During the month of August 2016, his connections with the former Ukrainian president Yanukovych attracted attention in the United States, and it was discovered that he had illegally received up to 12.7 million dollars from the Party of Regions in Ukraine. By August 19, 2016, Manafort had "resigned" Trump's presidential campaign.

Money laundering

But what was the advisor doing with all his money?

The investigation carried out by the FBI showed that Manafort did not skimp on multiplying its money, at any rate

The accusations of the investigation revealed that Trump's former campaign manager would have "laundered" more than 18 million dollars abroad, spending them unceremoniously in US territory.

"Almost a quarter of a million dollars in luxury cars; landscaping in the Hamptons for more than $ 820,000 and antique rug store expenses of nearly $ 1 million" are part of the finances unveiled by the research in Manafort's private accounts, CNN reported.

The money came from Ukraine through accounts in tax havens and was squandered in the United States or used in irregular property movements.

"In some cases, the allegations indicate that Manafort was lying to banks about how his homes were used to obtain more generous loans," the report continues. The consultant would have spent up to 6.4 million dollars on properties between New York and Virginia.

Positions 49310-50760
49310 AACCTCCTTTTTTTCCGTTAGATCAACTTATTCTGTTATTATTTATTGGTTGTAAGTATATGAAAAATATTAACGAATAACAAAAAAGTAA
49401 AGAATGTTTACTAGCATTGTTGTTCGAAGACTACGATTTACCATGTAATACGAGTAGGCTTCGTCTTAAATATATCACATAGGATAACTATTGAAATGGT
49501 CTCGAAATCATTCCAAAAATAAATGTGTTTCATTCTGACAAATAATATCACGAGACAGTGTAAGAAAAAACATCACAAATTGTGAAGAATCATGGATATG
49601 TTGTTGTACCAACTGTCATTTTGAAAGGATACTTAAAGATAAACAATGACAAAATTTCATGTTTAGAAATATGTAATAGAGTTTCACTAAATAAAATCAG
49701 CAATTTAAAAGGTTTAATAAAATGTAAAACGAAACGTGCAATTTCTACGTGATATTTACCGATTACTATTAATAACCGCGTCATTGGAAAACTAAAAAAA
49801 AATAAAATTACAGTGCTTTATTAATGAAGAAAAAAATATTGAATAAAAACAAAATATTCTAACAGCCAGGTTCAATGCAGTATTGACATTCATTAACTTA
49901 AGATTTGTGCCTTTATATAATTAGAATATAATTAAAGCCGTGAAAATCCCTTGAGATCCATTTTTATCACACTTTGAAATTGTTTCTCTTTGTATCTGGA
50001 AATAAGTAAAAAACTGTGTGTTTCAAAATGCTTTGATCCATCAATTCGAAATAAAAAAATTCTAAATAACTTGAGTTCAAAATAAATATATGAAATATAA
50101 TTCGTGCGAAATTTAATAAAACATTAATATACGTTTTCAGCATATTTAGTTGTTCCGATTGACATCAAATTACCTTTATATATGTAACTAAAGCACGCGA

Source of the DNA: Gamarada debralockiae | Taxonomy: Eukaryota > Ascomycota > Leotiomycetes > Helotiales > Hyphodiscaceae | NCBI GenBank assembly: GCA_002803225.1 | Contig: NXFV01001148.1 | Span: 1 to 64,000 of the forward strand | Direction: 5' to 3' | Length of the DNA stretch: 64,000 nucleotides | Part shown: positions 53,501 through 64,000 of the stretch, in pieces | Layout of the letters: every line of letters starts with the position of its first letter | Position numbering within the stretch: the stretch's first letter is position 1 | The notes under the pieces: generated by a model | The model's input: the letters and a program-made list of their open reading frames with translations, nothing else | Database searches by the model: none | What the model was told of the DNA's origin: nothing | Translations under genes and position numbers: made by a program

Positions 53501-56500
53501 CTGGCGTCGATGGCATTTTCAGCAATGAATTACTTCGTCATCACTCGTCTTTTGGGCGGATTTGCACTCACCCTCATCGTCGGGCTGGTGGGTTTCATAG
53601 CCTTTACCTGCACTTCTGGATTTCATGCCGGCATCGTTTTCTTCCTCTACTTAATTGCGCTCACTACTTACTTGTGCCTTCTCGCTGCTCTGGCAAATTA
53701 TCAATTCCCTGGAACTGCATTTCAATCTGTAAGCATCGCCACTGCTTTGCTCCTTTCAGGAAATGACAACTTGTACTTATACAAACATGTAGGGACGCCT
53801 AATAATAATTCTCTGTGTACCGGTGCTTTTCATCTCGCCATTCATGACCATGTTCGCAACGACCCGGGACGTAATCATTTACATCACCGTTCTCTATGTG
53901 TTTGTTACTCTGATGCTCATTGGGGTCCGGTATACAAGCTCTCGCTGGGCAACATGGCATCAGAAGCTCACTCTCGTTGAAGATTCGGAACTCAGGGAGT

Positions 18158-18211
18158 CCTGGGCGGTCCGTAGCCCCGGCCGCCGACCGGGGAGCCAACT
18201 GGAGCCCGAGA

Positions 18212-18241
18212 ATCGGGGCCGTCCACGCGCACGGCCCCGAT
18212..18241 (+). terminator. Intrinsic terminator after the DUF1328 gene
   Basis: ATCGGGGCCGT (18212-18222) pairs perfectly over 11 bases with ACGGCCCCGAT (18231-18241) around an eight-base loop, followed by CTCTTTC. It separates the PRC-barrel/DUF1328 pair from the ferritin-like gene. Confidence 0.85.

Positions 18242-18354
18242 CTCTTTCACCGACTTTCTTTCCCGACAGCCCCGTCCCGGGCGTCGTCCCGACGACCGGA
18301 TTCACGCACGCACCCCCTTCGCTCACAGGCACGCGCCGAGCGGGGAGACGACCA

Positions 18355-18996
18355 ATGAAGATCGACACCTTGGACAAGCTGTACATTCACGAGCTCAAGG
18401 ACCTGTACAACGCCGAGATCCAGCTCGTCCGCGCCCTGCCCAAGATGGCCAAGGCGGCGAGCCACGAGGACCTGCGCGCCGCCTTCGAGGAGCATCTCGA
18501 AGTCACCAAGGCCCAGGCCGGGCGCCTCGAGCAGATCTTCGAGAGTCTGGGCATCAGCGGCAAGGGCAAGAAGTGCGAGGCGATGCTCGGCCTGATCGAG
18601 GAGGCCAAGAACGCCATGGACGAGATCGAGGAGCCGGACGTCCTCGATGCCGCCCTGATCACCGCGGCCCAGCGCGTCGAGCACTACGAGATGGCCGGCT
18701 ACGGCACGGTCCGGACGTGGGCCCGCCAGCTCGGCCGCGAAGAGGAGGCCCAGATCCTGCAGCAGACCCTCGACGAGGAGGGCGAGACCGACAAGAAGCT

False tax and banking statements allowed him to obtain millionaire amounts in loans and rents, feeding accounts of up to 75 million dollars that tax havens such as Cyprus, Seychelles, Saint Vincent and the Grenadines, allow managing through shell companies, as The Atlantic explained.

The President's man

Considering the political career of Paul Manafort, anyone involved in government agencies in the United States knew of his professional profile.

The question that remains is: how did such a man come to work for the (now) president?

In his defense, Donald Trump said on Monday that "this was years ago" (referring to the work of Manafort for Ukraine); but, who reviewed the background of the campaign manager before promoting him to the post?

To answer these questions we will have to wait for the next pearl that Robert Mueller's research may release.